First semester is just about over, the cold weather has crawled in. The rain droplets posing at the tips of the branches ready to fall at any second when they shatter the silence. Calling, "attention! Attention! Look at me!" But no one is really watching them. They sit there in utter despair until they either dry up or fall to the ground. When that one drop does fall to the ground, it is taken in, abosorbed by the luscious, green blades of grass. As they are soaked into the ground, cared for and sheltered they are spread out to quench the thirst of the starved organisms inside the earth. Feeding the flowers and edible vegetables. They breathe out the oxygen we need and we breathe out the carbon dioxide they need. Who needs who more?
After I missed the group botanical and geogical tour, I started to question what was important to me. All the different things that were going through my head at once was overwhelming so I only focused on what was at the forefront of my mind happening right then and there. I forgot to email to let my group members know I wouldnt be able to make it. And that was 100 percent my fault. However, it makes me wonder whether or not we need to focus on the present or prepare and remember for the future. If we never made plans would things in life still get done. In the Bible we are supposed to leave our lives up to God and be able to completely surrender to him and not worry about the past or future only the present. Can we do that with nature? What about the reprocussions of the future? Would we have an enviroment to go back to if we keep destroying it as we do now? It seems to me that living in the moment and not thinking about our actions and consequences would be a negative affect on ourselves as well as on the environment and others.
How can nature be so cruel? How can it make the leaves wither and die then fall from the sky? The wind knocks them from the trees; sends them flying far from home. The leaves change, they grow from green to red ana orange to brown. Then to be mowed into millions of shreds, the ground now speckled with the remains of leaves. The trees are bare and broken once the wind sweeps away their babies. They stand lonley side by side naked. As if thrown out to die in the cold without a jacket. Only the roots keep them sound, keep them grounded from flying away into the open abyss of nature. With spring comes rebirth. The living and growing of life instead of death. There is always a rebirth, a new life to look forward to.
The cozy corner of the moonbench is its own little haven within itself. Anyone is welcome to sit there and enjoy what it has to offer. The upward view of senior row makes the path toward the moon bench a subtle, natural focal point of beauty. At the same time the moon bench lays empty often. The tradition goes if you kiss your significant other while sitting on the bench you will break up. This does not attract many couples. Plus the bench is also cold an hard like most man-made structures while the bushes bend around it to soften its features and the trees create a cocoon. The simplicity of the moon bench allows it to just sit and be its self. To have a timeless face and never change. Unlike the people and naute around it.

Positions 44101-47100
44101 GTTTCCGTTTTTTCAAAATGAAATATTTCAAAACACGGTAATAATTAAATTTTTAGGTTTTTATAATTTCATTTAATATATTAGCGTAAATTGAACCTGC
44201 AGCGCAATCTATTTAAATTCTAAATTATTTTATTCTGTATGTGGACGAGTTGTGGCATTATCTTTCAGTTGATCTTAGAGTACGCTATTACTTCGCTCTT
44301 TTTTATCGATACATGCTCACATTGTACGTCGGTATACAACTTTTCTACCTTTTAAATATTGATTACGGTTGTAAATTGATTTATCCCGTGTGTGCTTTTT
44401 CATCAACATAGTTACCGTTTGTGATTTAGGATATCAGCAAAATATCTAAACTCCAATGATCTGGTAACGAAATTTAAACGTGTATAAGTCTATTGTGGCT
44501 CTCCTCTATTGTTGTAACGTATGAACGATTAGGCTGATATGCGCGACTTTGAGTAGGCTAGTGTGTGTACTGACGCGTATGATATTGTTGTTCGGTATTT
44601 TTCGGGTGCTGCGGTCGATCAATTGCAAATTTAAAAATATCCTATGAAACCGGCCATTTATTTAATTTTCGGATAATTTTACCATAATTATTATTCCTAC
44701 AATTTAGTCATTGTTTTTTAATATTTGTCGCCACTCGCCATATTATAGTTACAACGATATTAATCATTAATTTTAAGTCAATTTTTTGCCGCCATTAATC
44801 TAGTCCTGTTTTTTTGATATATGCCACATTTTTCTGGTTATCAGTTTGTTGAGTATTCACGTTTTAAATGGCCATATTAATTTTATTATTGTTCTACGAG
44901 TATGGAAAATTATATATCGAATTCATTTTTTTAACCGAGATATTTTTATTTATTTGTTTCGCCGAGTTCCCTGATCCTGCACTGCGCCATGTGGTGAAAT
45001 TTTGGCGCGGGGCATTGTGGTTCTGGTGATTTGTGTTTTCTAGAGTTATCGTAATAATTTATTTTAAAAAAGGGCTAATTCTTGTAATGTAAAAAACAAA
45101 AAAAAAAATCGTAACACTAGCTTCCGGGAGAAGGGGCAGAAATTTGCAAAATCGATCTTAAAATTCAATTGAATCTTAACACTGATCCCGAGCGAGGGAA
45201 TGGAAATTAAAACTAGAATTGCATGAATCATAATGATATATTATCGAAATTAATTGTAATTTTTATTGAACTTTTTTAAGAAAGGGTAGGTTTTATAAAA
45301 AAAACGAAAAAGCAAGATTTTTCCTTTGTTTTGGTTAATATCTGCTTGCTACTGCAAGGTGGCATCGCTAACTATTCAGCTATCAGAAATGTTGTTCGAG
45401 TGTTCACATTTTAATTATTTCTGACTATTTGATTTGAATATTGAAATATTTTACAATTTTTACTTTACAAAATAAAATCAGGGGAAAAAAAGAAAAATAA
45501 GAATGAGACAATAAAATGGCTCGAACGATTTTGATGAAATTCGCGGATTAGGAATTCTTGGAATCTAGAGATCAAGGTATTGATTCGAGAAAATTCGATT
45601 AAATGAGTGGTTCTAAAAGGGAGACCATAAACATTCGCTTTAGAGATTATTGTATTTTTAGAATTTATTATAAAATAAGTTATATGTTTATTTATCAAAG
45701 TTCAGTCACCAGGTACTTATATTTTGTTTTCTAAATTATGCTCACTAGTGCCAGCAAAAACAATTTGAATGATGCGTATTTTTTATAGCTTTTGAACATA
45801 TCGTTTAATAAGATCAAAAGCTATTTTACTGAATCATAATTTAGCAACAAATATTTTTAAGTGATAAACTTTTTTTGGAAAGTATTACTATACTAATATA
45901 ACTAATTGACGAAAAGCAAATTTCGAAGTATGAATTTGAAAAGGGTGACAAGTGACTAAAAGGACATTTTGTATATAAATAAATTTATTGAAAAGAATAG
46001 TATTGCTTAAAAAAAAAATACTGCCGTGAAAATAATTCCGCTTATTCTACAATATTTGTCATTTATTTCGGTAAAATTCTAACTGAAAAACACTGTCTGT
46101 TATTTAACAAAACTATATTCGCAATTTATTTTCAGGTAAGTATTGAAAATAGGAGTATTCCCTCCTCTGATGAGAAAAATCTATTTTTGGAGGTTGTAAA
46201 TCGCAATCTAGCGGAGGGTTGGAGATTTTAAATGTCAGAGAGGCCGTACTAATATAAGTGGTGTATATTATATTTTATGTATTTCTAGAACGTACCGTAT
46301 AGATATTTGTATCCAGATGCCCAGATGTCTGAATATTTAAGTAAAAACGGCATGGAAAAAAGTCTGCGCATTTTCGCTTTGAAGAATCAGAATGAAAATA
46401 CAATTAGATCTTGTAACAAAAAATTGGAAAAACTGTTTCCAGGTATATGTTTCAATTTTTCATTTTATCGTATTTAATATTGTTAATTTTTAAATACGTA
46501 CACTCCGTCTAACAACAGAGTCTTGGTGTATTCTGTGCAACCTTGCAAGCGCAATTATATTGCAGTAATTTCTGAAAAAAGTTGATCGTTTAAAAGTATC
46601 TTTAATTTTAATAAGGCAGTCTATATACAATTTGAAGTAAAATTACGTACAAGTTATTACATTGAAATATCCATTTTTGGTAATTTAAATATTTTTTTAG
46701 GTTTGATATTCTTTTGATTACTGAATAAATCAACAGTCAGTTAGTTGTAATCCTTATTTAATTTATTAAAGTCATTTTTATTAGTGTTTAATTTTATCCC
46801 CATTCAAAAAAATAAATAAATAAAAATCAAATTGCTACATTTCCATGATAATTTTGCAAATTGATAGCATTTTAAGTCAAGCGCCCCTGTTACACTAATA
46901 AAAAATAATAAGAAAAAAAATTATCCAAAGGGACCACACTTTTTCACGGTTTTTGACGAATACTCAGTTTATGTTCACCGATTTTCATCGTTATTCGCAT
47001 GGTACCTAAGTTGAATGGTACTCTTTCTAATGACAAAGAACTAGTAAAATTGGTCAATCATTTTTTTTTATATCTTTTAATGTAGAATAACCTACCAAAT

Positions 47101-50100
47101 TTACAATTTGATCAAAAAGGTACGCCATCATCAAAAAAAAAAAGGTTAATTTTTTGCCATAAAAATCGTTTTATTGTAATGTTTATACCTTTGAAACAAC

Never did I expect to find myself at an all women's college. Men have always played a huge role in my life whether they were my best friend or my boyfriend or my father. However, now that I am here nothing seems very different. There are still men around there are just less of them. The other day when I was talking to my friend Brian he was telling me that as he walks around Bryn Mawr and will often get prejudice looks from Bryn Mawr women. My father also recieved the same feeling the first time he visited campus as well. Although Bryn Mawr is a women's college and fosters a culture of strong women, is not the point of doing this to decrease the gender gap not increase it in the other direction? Does anyone have any thoughts on this? I know this is less about the environment and more about the culture of our campus but I feel it should be addressed.
When Professor Crawford was telling us about how she always walks looking at the ground because she wanted to look at the rocks I thought about all the other things that one could look at on the ground as well. Maybe an ant here or a flower there, but these things do not necessarily carry the history behind Bryn Mawr as well as the rocks do. I feel that next time I am staring at the ground I am going to look at the rocks like Professor Crawford to see if I actually notice anything, maybe if the rocks are shiny or if they resemble wistihicken (spellcheck needed). I feel that since we spend all the time looking around us when we walk that we miss a lot of different aspects of nature that are on the ground. Professor Crawford's different aspect has made me realize the importance of all the things that we do not think to do, like looking at the rocks on the ground instead of the trees. Our different frame of references of nature allow us to better understand each aspect of the environment.